• We get il- when the base word starts with lir- when the root word starts with r, and im- when the base word starts with m. The only sound added is the vowel sound, but an extra lr or is added to the spelling.
  • Did you try swapping with an in- in some of these examples? Do you find it easier to say irrelevant rather than inrelevantillegal rather than inlegal?
  • We also get im- when the base word starts with a sound made with the lips together, like p. For instance, we get impolite rather than inpolite. The sound is made with the lips together so it is less effort this way.

Then, in Slide 4, adjectives are displayed which can take a negative prefix. What would be the negative versions of the following words (also displayed on Slide 4)?

polite
regular
literate
reversible
moral
tolerable
responsible
active

You can check your answers by pressing the buttons to see the answers on Slide 5.

So far we have looked at prefixes with negating meanings. However, there are a number of prefixes with other kinds of meanings that can be found in adjectives. Some of these can be seen in the groups of adjectives in Slide 6. Look at them and answer these questions:

  • Identify the different prefixes used in each group of words.
  • How do these prefixes change the meanings of the words they are added to?
  • For each prefix, see if you can think of two or three more adjectives beginning with that prefix.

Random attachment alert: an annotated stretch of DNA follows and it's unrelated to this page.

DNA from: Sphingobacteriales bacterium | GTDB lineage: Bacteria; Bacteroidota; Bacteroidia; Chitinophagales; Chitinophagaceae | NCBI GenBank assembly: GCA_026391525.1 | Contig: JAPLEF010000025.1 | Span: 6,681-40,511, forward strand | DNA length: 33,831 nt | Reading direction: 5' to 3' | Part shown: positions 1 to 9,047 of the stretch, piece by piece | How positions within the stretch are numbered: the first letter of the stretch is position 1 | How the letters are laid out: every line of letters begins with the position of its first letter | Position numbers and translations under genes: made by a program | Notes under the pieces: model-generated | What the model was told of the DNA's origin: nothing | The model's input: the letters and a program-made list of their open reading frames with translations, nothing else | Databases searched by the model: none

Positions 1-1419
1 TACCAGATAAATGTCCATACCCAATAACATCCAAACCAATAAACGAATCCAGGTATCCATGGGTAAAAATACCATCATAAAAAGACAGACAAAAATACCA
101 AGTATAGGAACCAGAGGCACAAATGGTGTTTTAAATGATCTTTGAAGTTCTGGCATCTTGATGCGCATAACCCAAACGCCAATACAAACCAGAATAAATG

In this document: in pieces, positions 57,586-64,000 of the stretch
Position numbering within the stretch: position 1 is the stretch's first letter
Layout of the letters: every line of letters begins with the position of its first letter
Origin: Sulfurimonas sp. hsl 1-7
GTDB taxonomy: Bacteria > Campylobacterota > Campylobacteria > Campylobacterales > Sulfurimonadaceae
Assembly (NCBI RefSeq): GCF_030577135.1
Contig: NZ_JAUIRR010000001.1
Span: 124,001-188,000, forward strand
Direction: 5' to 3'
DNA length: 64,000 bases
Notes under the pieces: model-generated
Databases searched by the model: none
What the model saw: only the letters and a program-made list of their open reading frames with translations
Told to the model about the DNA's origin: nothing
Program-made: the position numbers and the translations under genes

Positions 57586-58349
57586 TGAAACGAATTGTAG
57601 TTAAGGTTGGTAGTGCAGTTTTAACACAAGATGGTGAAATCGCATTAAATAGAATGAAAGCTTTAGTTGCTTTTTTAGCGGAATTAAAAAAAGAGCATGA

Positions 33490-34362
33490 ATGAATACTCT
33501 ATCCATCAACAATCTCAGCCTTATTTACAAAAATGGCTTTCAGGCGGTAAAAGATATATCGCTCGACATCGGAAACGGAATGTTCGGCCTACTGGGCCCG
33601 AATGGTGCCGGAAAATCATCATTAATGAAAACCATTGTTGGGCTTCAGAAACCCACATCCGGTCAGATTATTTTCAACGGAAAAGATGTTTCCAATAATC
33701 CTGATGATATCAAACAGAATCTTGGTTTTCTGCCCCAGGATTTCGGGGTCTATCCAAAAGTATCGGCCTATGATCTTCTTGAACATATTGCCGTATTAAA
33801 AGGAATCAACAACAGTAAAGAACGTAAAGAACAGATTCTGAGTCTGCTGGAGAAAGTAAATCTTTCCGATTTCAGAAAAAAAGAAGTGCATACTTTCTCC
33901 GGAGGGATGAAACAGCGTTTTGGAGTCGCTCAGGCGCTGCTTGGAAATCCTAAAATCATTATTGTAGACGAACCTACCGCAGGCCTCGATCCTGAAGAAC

You can check your answers about the prefixes and the kinds of meanings they add by pressing the buttons in Slide 7.

Further Discussion

What happens if we add our negative prefixes to the following common adjectives? Try it and see.

good
 
bad
 
big
 
small
 
strong
 
weak
  • Did you think of examples like disweak and unbig? They sound very strange.
  • Can you think of a reason why we don’t add negative prefixes to these particular adjectives? (To answer this, think about how we express meanings like ‘not good’ and so on.)

These different prefixes have similar meanings. However, sometimes they create different shades of meaning in examples where more than one can be added to the same base word. For instance, look at these sentences with inhuman and non-human:

  • They were accused of cruel and inhuman treatment of the prisoners.
  • These chemicals are dangerous for both human and non-human life.

Could we swap the words around in these examples? Can you describe the difference in meaning between these two words?

The prefix un- is very commonly used and can be added to new words that come into the language. So sometimes alternative forms with un- may sound fairly acceptable, even if they are less usual. Did you notice any examples like this in the puzzle? One example might be unalcoholic: if someone said this instead of non-alcoholic, we would certainly know what they meant. Some base words do have more than one recognised possibility. An example (not in the puzzle) is advisableinadvisable is the usual form, but unadvisable is sometimes used instead, and is listed in some dictionaries.